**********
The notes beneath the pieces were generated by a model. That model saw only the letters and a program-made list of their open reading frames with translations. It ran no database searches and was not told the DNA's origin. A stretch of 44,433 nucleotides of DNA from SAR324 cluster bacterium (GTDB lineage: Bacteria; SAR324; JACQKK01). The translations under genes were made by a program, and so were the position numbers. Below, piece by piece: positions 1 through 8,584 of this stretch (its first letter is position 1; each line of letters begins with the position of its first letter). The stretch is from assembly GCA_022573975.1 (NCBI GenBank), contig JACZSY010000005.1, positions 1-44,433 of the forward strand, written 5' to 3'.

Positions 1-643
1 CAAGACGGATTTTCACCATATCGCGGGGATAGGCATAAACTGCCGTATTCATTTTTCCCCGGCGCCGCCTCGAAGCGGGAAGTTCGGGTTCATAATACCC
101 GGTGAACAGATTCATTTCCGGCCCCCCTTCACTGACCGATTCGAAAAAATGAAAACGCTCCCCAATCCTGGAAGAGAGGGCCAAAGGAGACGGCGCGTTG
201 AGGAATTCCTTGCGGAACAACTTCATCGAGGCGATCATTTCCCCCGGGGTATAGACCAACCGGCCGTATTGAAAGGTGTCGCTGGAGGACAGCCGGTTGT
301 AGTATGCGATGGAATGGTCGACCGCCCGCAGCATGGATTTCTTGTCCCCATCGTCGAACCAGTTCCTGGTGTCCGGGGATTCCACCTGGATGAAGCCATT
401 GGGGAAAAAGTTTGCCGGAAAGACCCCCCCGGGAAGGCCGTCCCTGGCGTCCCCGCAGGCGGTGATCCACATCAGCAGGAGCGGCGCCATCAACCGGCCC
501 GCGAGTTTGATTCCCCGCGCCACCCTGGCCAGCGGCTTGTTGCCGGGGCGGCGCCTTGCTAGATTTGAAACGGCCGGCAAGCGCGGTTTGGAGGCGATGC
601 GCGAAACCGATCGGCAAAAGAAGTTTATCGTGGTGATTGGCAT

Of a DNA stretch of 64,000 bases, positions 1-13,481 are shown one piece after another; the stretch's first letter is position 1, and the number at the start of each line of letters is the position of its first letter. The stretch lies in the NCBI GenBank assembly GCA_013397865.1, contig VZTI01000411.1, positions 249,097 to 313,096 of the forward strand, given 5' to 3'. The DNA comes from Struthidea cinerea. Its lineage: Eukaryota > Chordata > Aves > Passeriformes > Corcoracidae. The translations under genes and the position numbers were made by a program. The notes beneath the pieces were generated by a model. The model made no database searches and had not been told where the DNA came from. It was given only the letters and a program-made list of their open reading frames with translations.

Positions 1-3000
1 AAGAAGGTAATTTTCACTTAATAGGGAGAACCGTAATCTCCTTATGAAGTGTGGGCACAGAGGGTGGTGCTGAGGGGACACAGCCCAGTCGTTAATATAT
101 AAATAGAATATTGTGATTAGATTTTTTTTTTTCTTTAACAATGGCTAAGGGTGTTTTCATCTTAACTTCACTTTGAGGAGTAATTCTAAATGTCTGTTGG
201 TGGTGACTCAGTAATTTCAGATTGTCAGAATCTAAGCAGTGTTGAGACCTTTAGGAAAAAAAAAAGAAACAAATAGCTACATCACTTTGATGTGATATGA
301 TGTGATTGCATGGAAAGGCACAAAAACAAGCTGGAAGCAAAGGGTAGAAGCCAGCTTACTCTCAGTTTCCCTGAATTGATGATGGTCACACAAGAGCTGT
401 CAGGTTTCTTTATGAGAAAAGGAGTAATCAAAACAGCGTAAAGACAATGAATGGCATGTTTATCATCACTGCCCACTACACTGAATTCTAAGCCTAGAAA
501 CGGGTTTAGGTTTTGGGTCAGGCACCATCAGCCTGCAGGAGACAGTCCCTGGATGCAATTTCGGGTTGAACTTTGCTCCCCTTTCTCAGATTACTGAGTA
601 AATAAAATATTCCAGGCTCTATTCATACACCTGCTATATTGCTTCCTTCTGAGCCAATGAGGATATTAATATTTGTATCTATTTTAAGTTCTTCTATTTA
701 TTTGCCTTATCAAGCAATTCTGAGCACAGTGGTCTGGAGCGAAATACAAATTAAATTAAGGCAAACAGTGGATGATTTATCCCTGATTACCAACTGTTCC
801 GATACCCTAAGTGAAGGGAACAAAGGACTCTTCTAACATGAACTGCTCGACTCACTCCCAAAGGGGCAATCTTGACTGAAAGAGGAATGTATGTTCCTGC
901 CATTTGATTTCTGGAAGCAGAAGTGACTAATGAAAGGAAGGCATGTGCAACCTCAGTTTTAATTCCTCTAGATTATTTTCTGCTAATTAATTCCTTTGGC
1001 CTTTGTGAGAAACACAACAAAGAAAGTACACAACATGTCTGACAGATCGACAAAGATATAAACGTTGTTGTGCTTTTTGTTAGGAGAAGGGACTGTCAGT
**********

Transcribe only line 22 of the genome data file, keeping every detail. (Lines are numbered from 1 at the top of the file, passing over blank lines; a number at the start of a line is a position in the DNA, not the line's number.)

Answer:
1001 CTTTGTGAGAAACACAACAAAGAAAGTACACAACATGTCTGACAGATCGACAAAGATATAAACGTTGTTGTGCTTTTTGTTAGGAGAAGGGACTGTCAGT